In the post-pandemic era, small and medium-sized businesses continue to address the aftermath. Our government has offered various avenues for recovery, and the ins and outs, technicalities, and jargon can often feel quite cumbersome. If I weren’t in the industry, I would probably also experience the overwhelm of navigating programs like Employee Retention Credit (ERC).
There are endless preconceived notions about ERC that steer businesses away from receiving the compensation they deserve. Many tax advisors lack specialized knowledge, especially when it comes to more recent programs like ERC. When I meet with new clients, I am saddened to hear that they have been so misled. The pandemic was terribly difficult for businesses, and everyone wants to get past ever thinking about 2020. Because I kept hearing the same misconceptions, I put together a handy document that I like to share with clients to clear the muddy waters once and for all.
What is ERC?
Established through the CARES Act of 2020, the ERC was created to reward eligible employers for retaining employees. Following the passing of the ERC, the eligibility period was extended, as was the collectible dollar amount. Today, businesses are still entitled to claim ERC, and in some cases, the credit is worth up to $26,000. This makes ERC extremely enticing and, unfortunately, a hotbed for dishonest scams that are relatively fringe yet seem to have crowded the space.
Was the ERC program canceled?
No! In September 2023, the IRS paused Employee Retention Credit reviews; however, this has not changed anything. The IRS stated that they will accept new claims, but they will not be processed prior to the new year. Due to the extreme effects of the pandemic, the IRS is backlogged with 600,000 claims! They need some time to get caught up. Rest assured, ERC is not over or closed; it is simply on pause. Recently, the IRS Commissioner revealed that approximately 20,000 ERC claims were rejected, as they did not fall within the legal parameters. They are taking a closer look at the claims submitted and expressed the importance of using an Employee Retention Credit expert to help with the complexities of the ERC claim process.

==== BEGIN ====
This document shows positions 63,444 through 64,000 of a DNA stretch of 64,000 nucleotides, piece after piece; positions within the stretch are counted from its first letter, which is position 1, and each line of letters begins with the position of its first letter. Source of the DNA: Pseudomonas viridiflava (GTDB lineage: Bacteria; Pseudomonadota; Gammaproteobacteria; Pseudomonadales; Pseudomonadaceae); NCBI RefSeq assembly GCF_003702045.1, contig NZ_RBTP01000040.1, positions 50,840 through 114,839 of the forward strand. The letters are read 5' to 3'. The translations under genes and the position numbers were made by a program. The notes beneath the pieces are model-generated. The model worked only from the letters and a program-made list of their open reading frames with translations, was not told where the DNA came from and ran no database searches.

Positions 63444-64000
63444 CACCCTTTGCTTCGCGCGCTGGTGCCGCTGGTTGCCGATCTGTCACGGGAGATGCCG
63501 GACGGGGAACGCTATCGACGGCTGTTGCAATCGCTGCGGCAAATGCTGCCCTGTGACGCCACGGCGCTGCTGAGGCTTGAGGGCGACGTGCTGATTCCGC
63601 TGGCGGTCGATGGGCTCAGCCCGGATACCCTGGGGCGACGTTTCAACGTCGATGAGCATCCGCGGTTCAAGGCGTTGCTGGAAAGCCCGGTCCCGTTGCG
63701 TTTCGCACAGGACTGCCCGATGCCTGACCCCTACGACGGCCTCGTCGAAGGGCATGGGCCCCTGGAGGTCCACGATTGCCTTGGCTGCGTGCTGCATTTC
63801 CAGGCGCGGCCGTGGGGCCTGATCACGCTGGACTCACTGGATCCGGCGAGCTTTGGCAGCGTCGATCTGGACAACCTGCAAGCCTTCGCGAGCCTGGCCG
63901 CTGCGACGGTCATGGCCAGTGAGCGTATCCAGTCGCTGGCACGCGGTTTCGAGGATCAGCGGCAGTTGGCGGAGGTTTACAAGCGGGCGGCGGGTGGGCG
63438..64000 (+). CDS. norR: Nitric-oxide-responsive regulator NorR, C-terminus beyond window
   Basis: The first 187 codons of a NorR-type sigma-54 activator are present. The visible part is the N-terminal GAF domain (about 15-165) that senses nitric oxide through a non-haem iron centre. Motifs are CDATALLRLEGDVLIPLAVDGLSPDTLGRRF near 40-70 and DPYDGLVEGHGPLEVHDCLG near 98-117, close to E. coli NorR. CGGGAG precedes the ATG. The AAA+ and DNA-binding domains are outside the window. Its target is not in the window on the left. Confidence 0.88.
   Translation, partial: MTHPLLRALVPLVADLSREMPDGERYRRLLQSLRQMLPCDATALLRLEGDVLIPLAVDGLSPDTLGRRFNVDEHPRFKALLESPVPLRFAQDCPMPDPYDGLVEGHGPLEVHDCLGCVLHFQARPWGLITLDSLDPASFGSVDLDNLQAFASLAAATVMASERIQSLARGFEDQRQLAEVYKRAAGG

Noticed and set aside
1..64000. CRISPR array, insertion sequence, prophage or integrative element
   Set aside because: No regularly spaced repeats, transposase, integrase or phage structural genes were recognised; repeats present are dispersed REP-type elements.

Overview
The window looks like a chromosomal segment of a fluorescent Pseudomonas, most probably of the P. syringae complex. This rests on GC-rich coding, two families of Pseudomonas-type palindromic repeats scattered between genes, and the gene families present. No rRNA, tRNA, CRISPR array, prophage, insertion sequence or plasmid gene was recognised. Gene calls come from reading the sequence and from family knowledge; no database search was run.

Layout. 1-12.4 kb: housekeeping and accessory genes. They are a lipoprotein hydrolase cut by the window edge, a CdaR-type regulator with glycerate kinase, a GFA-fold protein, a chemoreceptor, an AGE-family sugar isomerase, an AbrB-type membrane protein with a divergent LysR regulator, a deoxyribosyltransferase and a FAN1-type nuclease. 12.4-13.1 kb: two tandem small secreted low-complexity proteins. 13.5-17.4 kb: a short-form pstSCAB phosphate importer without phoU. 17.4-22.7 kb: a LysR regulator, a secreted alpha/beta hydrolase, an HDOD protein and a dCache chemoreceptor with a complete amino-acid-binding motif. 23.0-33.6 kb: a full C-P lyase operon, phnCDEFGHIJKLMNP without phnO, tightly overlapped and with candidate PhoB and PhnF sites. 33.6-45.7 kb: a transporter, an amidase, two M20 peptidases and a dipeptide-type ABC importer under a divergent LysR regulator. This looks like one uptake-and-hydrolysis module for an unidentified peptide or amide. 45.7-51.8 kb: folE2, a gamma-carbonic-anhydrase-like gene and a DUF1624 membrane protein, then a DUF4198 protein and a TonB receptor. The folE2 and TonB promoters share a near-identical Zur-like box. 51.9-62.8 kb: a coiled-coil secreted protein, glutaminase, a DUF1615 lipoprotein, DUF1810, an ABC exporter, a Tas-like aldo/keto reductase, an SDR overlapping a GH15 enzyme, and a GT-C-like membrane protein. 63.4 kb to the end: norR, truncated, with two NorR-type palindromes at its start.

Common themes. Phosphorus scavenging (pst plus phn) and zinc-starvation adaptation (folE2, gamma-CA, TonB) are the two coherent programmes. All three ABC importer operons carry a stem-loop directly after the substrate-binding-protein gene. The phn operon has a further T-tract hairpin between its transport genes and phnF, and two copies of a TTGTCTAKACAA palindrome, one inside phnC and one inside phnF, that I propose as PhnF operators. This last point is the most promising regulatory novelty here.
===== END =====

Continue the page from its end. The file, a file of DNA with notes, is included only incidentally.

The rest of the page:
Employee Retention Credit Myths: Busted
Myth #1: “I made money during the pandemic, so I don’t qualify.”
Business owners who made money during the pandemic were the first to think they were unqualified for ERC. This is a total myth. Under the CARES Act, 2021-20, two tests determine the eligibility of businesses for ERC. The first asks whether the business experienced a full or partial suspension of operations (FPSO) due to COVID-19 orders from a governmental authority suffering a nominal disruption. Whether a business did or did not make money during the pandemic has no bearing on this particular eligibility path or test. The second test considers whether the employer experienced a decline in gross receipts, also known as Significant Decline in Gross Receipts (SDGR). If you made money, you still may qualify.
Myth #2: “I took the Paycheck Protection Program, so I can’t apply.”